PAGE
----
Oxygen is an important element in the chemistry of the Solar System objects given its abundance and its presence in many molecules including H2O, which constitutes 80% of cometary ices. The analysis of ... [more ▼]

Oxygen is an important element in the chemistry of the Solar System objects given its abundance and its presence in many molecules including H2O, which constitutes 80% of cometary ices. The analysis of oxygen atoms in comets can provide information not only on the comets themselves but also on our Solar System. These atoms have been analyzed using the three forbidden oxygen lines [OI] observed in emission in the optical region at 5577 Å (the green line), 6300 Å and 6364 Å (the red lines) [1]. These lines are difficult to analyze because their detection requires high spectral and spatial resolutions. The oxygen analysis is interesting because it allows the determination of its parent molecules. [less ▲]

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See detailForbidden oxygen lines in comets at various heliocentric distances
Decock, Alice ULg; Jehin, Emmanuel ULg; Hutsemekers, Damien ULg et al

in Astronomy and Astrophysics (2013), 555

We present a study of the three forbidden oxygen lines [OI] located in the optical region - i.e., 5577.339 Å (the green line), 6300.304 Å and 6363.776 Å (the two red lines) - in order to better understand ... [more ▼]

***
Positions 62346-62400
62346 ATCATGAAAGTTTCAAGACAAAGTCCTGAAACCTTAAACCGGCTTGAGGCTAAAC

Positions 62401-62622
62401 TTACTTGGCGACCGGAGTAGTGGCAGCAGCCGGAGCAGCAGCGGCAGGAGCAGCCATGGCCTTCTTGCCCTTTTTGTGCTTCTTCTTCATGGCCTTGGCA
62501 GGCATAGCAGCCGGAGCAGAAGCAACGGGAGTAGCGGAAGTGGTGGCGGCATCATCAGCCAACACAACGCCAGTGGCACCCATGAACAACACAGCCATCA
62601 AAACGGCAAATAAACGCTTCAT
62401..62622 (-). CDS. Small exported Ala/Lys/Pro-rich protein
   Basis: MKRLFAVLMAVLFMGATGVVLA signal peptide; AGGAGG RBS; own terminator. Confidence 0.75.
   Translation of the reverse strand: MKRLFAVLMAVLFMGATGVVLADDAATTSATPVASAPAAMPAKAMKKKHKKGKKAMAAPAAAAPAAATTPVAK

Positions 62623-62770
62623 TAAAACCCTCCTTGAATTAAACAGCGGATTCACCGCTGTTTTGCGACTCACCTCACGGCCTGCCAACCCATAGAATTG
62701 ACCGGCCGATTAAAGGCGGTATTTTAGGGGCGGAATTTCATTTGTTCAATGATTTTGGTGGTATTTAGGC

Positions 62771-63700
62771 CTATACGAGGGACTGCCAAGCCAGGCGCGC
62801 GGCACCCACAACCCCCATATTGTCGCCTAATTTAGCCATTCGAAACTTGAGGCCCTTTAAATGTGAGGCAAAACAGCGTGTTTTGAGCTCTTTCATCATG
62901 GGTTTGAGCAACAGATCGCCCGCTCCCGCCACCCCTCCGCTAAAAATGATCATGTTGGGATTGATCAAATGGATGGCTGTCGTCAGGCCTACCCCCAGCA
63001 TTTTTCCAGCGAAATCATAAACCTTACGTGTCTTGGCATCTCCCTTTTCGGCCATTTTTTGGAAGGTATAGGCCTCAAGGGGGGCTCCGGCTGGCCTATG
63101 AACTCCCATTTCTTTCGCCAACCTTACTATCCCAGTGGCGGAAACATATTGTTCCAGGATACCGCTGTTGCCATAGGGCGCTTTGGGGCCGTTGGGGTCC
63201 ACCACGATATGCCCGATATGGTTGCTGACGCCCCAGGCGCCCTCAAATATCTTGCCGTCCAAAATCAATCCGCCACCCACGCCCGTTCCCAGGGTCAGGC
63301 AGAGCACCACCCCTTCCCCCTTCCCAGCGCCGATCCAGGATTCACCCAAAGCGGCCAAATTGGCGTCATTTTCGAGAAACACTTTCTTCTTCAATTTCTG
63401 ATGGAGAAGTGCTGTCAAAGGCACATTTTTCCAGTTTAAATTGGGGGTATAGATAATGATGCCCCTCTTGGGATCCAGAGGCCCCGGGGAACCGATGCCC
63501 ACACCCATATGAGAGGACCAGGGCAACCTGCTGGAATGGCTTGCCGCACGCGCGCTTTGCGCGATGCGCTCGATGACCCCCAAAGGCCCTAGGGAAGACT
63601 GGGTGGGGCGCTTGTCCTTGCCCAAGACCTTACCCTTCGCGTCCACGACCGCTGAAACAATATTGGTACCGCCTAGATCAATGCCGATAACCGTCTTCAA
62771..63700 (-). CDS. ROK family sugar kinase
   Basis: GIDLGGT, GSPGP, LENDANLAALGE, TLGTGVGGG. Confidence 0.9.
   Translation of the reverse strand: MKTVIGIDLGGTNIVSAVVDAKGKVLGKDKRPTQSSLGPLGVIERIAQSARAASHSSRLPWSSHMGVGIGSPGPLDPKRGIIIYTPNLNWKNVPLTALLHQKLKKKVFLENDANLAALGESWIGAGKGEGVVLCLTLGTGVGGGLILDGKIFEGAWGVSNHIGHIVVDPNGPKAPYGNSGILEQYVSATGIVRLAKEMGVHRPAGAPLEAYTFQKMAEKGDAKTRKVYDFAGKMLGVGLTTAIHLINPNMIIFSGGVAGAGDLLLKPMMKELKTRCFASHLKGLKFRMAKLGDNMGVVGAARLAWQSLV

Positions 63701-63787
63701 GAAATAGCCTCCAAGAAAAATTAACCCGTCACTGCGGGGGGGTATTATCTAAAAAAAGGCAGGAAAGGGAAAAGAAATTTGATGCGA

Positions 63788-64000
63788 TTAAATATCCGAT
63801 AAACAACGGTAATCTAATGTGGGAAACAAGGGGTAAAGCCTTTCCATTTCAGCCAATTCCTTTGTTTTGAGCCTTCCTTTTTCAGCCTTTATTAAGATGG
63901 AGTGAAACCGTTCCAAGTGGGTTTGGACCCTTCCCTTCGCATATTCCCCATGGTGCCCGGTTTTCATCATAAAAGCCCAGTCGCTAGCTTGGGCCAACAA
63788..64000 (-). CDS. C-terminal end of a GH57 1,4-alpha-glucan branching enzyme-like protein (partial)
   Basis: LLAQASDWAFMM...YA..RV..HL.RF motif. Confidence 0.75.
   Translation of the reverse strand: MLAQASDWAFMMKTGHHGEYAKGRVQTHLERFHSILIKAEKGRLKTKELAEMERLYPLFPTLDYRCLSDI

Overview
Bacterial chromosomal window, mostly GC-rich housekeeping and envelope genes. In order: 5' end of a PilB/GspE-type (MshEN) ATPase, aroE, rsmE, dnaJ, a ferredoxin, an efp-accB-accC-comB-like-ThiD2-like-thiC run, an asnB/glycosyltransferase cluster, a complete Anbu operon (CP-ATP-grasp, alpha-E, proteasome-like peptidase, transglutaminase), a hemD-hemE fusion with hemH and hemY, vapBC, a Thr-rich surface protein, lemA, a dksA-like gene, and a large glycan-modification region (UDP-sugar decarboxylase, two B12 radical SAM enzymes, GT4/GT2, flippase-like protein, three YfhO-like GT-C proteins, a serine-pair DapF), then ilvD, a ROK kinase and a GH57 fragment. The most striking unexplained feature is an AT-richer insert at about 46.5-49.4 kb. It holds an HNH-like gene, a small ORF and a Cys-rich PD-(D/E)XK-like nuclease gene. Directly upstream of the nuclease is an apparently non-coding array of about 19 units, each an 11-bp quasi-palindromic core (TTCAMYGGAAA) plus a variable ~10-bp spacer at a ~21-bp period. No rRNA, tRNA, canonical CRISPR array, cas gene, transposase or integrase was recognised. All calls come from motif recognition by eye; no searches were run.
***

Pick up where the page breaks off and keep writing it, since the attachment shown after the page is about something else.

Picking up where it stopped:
We present a study of the three forbidden oxygen lines [OI] located in the optical region - i.e., 5577.339 Å (the green line), 6300.304 Å and 6363.776 Å (the two red lines) - in order to better understand the production of these atoms in cometary atmospheres. The analysis is based on 48 high-resolution and high signal-to-noise spectra collected with UVES at the ESO VLT between 2003 and 2011 referring to 12 comets of different origins observed at various heliocentric distances. The flux ratio of the green line to the sum of the two red lines is evaluated to determine the parent species of the oxygen atoms by comparison with theoretical models. This analysis confirms that, at about 1 AU, H[SUB]2[/SUB]O is the main parent molecule producing oxygen atoms. At heliocentric distances >2.5 AU, this ratio changes rapidly, an indication that other molecules are starting to contribute. The most abundant species after H[SUB]2[/SUB]O in the coma, CO and CO[SUB]2[/SUB], are good candidates, and the ratio is used to estimate their abundances. We found that the CO[SUB]2[/SUB] abundance relative to H[SUB]2[/SUB]O in comet C/2001 Q4 (NEAT) observed at 4 AU can be as high as ~70%. The intrinsic widths of the oxygen lines were also measured. The green line is on average about 1 km s[SUP]-1[/SUP] broader than the red lines, while the theory predicts that the red lines are broader. This might be due to the nature of the excitation source or to a contribution of CO[SUB]2[/SUB] as the parent molecule of the 5577.339 Å line. At 4 AU, we found that the width of the green and red lines in comet C/2001 Q4 are the same, which could be explained if CO[SUB]2[/SUB] becomes the main contributor to the three [OI] lines at high heliocentric distances. Based on observations made with ESO Telescope at the La Silla Paranal Observatory under programs ID 268.C-5570, 270.C-5043, 073.C-0525, 274.C-5015, 075.C-0355, 080.C-0615, 280.C-5053, 086.C-0958, and 087.C-0929. [less ▲]